[WASHINGTON] Federal Reserve Governor Lael Brainard has just released a post-crisis monetary policy manifesto aimed at defusing any urgency to raise interest rates. For this month at least, the Federal Open Market Committee might agree.
Since June, the debate between camps on the FOMC has sharpened. On the one hand, there's a majority group who want to move up rates gradually, based on their forecast of rising inflation and diminishing labor market slack. Positioned against that camp is a group of "other participants," according to minutes of the Fed's meeting in July, who see little evidence that inflation was responding to a tighter job market.
Ms Brainard, in a speech Monday in Chicago, says this means there's no reason to rush to raise rates because right now there seems little need to lean against an overshoot of inflation or employment.
It's an argument that will probably be persuasive when the FOMC meets on Sept 20-21. Her remarks are the last ones in public from a Fed official before the central bank enters its pre-meeting quiet period.
"They all worry that if they go too quickly they could disrupt the economy and disrupt financial markets," said Torsten Slok, chief international economist at Deutsche Bank AG in New York.
"There is no reason to expect them to hike rates in September."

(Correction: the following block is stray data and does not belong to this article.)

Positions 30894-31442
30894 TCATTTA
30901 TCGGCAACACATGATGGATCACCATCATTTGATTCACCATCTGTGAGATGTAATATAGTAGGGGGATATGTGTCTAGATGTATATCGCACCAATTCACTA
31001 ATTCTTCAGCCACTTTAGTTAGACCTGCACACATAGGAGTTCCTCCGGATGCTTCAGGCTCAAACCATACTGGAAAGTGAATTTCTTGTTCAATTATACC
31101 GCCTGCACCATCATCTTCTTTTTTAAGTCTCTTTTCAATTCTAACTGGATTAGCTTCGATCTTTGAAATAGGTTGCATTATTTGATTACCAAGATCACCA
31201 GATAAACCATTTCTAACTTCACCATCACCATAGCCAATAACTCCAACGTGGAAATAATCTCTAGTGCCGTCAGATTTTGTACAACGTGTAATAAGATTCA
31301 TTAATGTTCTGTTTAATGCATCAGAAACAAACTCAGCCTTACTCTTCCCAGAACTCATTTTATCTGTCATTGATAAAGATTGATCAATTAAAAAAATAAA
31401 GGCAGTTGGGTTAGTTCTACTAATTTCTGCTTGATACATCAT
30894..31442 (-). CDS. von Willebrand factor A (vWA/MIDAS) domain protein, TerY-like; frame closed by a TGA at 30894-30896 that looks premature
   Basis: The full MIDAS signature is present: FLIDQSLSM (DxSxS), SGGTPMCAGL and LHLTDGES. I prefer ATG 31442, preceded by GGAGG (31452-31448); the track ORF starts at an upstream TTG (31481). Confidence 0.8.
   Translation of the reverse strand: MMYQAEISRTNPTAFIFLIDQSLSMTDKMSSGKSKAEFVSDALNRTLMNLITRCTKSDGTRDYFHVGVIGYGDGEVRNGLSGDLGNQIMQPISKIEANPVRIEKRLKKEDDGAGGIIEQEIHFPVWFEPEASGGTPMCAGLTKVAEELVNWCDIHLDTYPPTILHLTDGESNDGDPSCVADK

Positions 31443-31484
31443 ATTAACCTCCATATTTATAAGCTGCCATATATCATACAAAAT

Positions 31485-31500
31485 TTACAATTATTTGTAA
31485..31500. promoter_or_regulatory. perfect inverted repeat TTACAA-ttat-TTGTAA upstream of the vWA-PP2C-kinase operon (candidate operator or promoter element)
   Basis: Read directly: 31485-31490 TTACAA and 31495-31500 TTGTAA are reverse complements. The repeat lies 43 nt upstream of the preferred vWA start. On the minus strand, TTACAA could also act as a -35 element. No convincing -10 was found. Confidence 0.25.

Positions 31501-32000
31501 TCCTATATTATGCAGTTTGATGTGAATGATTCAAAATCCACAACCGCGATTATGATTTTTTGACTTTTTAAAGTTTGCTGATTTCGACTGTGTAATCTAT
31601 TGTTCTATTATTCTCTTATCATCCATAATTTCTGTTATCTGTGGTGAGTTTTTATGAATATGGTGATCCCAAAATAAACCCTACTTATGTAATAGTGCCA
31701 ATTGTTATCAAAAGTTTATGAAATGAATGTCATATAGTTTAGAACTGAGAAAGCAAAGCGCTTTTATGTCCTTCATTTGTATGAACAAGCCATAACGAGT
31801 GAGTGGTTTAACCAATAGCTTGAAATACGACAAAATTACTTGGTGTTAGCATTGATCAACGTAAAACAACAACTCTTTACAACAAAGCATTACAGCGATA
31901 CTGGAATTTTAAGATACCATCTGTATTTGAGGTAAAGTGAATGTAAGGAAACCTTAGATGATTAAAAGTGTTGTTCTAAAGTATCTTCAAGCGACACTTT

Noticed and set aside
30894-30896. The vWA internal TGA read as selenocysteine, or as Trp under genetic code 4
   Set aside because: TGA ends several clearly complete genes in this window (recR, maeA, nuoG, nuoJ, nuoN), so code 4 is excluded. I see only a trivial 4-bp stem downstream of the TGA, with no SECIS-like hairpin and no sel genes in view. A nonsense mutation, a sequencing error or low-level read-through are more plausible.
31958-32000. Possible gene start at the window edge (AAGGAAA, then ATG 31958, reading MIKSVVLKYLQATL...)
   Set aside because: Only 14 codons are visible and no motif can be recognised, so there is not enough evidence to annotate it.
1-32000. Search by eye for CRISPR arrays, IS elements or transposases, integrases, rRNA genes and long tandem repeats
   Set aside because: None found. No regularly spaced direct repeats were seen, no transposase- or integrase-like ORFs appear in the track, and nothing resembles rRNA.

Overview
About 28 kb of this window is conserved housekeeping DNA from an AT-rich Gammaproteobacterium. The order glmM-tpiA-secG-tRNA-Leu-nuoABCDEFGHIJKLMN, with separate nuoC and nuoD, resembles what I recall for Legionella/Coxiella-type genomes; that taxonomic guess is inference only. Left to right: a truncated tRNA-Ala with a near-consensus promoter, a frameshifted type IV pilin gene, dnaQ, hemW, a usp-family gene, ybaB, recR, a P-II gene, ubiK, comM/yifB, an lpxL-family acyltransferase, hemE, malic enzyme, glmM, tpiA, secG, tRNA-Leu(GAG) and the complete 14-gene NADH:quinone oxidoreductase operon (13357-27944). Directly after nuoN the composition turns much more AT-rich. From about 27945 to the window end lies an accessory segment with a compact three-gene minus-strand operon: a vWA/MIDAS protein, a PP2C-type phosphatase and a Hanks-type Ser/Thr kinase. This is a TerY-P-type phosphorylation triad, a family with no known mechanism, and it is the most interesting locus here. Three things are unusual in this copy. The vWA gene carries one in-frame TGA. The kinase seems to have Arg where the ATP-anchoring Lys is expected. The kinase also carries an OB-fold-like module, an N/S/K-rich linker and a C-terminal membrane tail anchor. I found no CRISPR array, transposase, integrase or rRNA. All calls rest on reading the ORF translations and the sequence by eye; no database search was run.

That doesn't mean Ms Brainard has won over the entire committee. Other officials are confident in their forecast that gradually diminishing economic slack will lift inflation over time.
Under that scenario, the federal funds rate moves up gradually. That is the reason why the June Summary of Economic Projections had two rate hikes in the median outlook for 2016, even though core inflation was expected to finish the year at 1.7 per cent.
Fed Chair Janet Yellen said last month that the case for a rate hike "has strengthened," and vice chairman Stanley Fischer said that prices are "within hailing distance" of the Fed's target. In effect, both suggest the time for a rate hike is near.
So why not move now?
While the committee will have a serious discussion about tightening, risk-management concerns will still win, said Michael Hanson, senior global economist at Bank of America in New York.
"This speech was more for her fellow committee members than it was for the markets," Mr Hanson said following Ms Brainard's remarks.
Part of Ms Brainard's argument is that the risks of running the economy a bit hotter are lower than the risks of raising rates too quickly, and getting the economy stuck in a slow-growth pattern with interest rates still near zero.
In her own words, the "asymmetry in the conventional policy toolkit would lead me to expect policy to be tilted somewhat in favour of guarding against downside risks relative to preemptively raising rates to guard against upside risks."
Her use of the word "preemptively" is a kind of attack against a piece of accepted wisdom that has governed Fed action in the past - the notion dating from Alan Greenspan's time as Fed chief that the central bank has to get ahead of overheating of either inflation or growth.
In Ms Brainard's view, something fundamentally changed in the economy post-crisis to make that less worrisome.
Atlanta Fed President Dennis Lockhart put it another way to explain why the central bank wasn't paying a high price for delaying action, telling reporters earlier on Monday that "I don't feel we are incurring costs of patience that put a lot of urgency on the question of raising rates."